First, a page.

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Diabetes is a disease that affects how the body uses glucose, the main type of sugar in the blood. Glucose comes from the foods we eat and is the major source of energy needed to fuel the body’s functions.
After you eat a meal, your body breaks down the foods you eat into glucose and other nutrients, which are then absorbed into the bloodstream from the gastrointestinal tract. The glucose level in the blood rises after a meal and triggers the pancreas to make the hormone insulin and release it into the bloodstream. But in people with diabetes, the body either can’t make or can’t respond to insulin properly.
There are two major types of diabetes: type 1 and type 2. Both type 1 and type 2 diabetes cause blood sugar levels to become higher than normal. However, they cause it in different ways.
Type 1 diabetes (formerly called insulin-dependent diabetes or juvenile diabetes) results when the pancreas loses its ability to make the hormone insulin. In type 1 diabetes, the person’s own immune system attacks and destroys the cells in the pancreas that produce insulin. Once those cells are destroyed, they won’t ever make insulin again.
Type 1 diabetes can’t be prevented, and there is no practical way to predict who will get it. There is nothing that either a parent or the child did to cause the disease. Once a person has type 1 diabetes, it does not go away and requires lifelong treatment. Kids and teens with type 1 diabetes depend on daily insulin injections or an insulin pump to control their blood glucose levels.
A person can have diabetes without knowing it because the symptoms aren’t always obvious and they can take a long time to develop. Type 1 diabetes may come on gradually or suddenly.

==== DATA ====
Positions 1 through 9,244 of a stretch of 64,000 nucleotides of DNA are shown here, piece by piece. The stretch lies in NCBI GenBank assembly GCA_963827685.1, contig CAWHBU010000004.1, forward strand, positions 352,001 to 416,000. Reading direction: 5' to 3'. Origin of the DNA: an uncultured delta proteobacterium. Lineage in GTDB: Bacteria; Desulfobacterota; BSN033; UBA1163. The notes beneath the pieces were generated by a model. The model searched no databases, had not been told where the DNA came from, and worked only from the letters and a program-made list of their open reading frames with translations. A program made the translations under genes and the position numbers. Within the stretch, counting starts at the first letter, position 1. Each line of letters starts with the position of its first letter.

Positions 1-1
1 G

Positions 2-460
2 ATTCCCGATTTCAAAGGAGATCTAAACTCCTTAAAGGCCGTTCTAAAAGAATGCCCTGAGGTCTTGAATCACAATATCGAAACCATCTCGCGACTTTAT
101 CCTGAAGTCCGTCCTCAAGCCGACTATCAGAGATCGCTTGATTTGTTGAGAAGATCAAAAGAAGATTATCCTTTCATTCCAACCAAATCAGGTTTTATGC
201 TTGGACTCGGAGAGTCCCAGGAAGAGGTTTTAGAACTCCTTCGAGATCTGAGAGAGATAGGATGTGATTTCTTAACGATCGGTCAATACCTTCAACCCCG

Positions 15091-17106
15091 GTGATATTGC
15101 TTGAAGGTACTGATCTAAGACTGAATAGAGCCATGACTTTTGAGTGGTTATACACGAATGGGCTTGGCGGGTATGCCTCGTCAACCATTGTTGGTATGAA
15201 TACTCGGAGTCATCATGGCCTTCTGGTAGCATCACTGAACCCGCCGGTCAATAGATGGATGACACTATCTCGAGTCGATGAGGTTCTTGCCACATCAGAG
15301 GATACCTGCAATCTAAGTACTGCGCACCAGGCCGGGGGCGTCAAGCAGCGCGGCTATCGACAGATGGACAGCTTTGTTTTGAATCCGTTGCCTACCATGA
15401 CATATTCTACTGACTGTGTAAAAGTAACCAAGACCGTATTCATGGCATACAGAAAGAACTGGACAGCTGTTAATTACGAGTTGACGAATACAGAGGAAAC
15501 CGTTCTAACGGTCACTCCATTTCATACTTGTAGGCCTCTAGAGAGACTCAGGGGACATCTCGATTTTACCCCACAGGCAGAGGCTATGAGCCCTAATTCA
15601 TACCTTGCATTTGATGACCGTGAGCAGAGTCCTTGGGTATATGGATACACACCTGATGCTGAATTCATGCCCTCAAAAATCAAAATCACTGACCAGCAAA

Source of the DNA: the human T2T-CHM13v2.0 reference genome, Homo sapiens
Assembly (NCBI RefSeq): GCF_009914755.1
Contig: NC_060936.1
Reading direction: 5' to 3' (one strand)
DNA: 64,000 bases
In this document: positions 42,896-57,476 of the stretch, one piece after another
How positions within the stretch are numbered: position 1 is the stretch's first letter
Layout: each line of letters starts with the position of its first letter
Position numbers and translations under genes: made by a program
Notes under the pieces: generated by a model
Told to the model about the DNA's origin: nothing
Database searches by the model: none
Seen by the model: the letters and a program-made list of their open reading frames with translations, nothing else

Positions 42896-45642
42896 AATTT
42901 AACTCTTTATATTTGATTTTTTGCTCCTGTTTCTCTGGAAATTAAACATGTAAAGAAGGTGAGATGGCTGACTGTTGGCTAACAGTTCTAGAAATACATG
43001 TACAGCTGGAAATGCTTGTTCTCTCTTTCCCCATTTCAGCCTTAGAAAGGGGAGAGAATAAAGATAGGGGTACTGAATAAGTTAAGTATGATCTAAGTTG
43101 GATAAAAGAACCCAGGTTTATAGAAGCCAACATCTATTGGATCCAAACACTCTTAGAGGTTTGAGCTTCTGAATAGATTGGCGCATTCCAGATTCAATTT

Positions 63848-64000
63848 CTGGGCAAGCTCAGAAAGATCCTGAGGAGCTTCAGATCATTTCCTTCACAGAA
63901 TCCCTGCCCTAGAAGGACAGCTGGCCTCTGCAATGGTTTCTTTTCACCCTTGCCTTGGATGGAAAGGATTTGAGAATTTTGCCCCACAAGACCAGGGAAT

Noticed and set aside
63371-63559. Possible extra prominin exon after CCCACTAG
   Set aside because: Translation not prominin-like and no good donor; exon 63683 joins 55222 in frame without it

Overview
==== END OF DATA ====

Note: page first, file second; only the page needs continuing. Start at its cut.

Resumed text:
Parents of a child with typical symptoms of type 1 diabetes may notice that their child:
But in some cases, other symptoms may be the signal that something is wrong. Sometimes the first sign of diabetes is bedwetting in a child who has been dry at night. The possibility of diabetes should also be suspected if a vaginal yeast infection (also called a Candida infection) happens in a girl who hasn’t started puberty yet.
If these early symptoms of diabetes aren’t recognized and treatment isn’t started, chemicals called ketones can build up in the child’s blood and cause stomach pain, nausea, vomiting, fruity-smelling breath, breathing problems, and even loss of consciousness. Sometimes these symptoms are mistaken for the flu or appendicitis. Doctors call this serious condition diabetic ketoacidosis, or DKA.
The good news is that proper treatment can stop or control these diabetes symptoms and reduce the risk of long-term problems. Doctors can confirm if a person has diabetes by testing blood samples for glucose. If you think your child has symptoms of diabetes, talk to your doctor.
If diabetes is suspected or confirmed, the doctor may refer your child to a pediatric endocrinologist, a doctor who specializes in the diagnosis and treatment of kids with diseases of the endocrine system, such as diabetes and growth disorders.